It is any Russian’s best friend. No, not a person… but in the past that’s how the Russians treated their samovar. It had a place of honor at the table… and in many homes it still does.
“Tea from a samovar tastes much better than tea from an electric kettle,” said samovar enthusiast Konstantin Ziskin, “It smells of smoke, fresh wood and pine cones!”
Literally a self-boiler, a samovar has traditionally been used to heat water for tea… And that’s how it’s done the old way… Water from the well… wood chips… and a lot of huffing and puffing make up the recipe for a perfect tea time.
I found this song by accident and it really caught my ear, so to speak. Svet has posted another song by this man, but until today I never realized much about him.
Boris Shtokolov (Russian: Борис Тимофеевич Штоколов) (March 19, 1930 – January 6, 2005) was a famous Soviet and Russian singer, one of the greatest basses of the 20th century. Boris Shtokolov was born in the city of Kuznetsk, Kemerovo Oblast (USSR). In 1949 he entered the Ural State Conservatory in Sverdlovsk (now Yekaterinburg) but wanted to became a military pilot. Georgy Zhukov having heard his singing said: “There are many guys like you in aviation, but in opera singing you are unique”. In 1950-1951 he was singing at the Sverdlovsk Philarmonic Society before he became a soloist at the Sverdlovsk Opera and Ballet Theater. In 1959 he was invited to the Mariinsky Theatre in Leningrad where he gained world fame as a leading soloist from 1959 to 1989. At the Mariinsky Theater he sang a great number of roles, such as Ruslan, Don Basilio, Boris Godunov, Ivan Susanin, the title role in Anton Rubinstein’s The Demon, Prince Gremin, Mefistofele, and many others. (Link)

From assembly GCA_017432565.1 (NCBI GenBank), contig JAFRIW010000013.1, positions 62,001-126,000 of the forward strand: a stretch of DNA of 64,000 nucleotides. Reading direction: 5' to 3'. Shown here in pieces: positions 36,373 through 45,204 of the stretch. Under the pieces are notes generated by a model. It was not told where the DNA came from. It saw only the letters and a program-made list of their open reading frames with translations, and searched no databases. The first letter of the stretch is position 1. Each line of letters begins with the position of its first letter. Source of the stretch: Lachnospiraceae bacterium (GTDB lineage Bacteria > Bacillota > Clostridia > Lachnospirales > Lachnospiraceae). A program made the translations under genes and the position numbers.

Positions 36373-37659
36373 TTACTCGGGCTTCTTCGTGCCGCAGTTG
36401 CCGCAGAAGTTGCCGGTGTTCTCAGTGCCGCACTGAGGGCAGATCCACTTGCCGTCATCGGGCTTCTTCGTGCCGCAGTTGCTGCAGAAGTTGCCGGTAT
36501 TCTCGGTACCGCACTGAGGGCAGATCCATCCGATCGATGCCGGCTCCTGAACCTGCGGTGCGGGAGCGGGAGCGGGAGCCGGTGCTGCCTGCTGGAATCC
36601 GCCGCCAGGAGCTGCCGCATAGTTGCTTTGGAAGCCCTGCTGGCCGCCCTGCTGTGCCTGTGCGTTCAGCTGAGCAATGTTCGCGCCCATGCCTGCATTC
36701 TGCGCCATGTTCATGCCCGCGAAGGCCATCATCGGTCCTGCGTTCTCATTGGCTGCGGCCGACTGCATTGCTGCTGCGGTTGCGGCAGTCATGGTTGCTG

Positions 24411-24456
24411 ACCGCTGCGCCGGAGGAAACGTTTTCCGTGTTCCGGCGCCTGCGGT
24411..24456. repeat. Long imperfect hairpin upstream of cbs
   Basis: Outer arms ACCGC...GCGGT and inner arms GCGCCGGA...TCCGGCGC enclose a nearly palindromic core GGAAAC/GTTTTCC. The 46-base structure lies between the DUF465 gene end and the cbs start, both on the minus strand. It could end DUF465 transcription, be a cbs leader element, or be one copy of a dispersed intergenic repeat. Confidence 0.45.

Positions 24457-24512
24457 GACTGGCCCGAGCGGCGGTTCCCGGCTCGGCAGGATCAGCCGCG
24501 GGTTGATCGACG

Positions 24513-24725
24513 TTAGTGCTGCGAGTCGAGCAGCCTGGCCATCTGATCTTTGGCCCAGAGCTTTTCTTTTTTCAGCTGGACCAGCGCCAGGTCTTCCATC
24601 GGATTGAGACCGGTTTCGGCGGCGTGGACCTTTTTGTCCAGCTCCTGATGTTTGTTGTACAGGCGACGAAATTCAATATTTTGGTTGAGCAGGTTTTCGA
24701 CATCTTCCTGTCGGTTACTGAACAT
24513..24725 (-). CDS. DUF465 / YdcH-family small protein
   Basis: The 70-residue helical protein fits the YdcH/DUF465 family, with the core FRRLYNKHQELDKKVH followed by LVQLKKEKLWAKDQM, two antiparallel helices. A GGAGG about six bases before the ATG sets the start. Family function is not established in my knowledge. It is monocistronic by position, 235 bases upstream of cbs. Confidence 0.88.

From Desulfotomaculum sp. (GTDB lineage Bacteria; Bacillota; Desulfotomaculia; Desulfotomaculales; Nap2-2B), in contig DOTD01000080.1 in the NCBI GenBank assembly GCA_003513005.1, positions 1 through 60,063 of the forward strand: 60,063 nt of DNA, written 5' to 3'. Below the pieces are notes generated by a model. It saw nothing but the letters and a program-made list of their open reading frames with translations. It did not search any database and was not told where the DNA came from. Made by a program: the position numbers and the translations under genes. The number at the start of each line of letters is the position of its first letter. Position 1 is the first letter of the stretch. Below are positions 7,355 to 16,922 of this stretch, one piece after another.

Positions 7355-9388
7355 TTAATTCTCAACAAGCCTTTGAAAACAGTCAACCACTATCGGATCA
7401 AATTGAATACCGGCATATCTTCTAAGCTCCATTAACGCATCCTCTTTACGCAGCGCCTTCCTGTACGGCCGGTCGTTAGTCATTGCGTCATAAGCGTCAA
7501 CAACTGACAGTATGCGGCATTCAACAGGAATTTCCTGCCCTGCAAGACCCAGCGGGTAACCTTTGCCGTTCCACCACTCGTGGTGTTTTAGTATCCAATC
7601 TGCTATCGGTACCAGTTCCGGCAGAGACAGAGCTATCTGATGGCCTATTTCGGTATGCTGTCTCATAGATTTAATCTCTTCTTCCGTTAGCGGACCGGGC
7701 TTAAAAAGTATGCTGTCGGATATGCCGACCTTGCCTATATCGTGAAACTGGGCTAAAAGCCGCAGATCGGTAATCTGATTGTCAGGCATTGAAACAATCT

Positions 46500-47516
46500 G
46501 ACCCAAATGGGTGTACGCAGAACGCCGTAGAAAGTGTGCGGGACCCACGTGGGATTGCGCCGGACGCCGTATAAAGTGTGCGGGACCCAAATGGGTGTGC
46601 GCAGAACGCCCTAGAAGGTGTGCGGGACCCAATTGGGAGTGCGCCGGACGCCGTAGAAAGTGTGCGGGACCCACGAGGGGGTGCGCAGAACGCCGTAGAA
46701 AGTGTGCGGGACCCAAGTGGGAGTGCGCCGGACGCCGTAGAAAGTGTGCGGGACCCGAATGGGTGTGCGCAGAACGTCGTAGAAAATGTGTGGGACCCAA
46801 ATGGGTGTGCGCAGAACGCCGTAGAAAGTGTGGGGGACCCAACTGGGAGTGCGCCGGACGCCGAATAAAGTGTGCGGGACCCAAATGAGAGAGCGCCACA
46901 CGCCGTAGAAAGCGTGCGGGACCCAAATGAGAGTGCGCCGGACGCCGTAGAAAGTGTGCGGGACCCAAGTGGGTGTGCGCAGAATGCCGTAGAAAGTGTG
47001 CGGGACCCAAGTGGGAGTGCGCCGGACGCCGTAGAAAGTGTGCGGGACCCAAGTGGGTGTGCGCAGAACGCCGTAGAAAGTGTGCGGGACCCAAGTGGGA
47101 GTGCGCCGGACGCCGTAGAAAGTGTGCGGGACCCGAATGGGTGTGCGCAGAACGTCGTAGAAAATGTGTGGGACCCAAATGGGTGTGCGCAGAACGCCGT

Here he is singing Evening Bell – Evening Bell (Вечерний звон) is a popular Russian song written in 1828 by Ivan Kozlov and Alexander Alyabyev. The lyrics are adapted from a Russian-themed verse by Thomas Moore. (Link)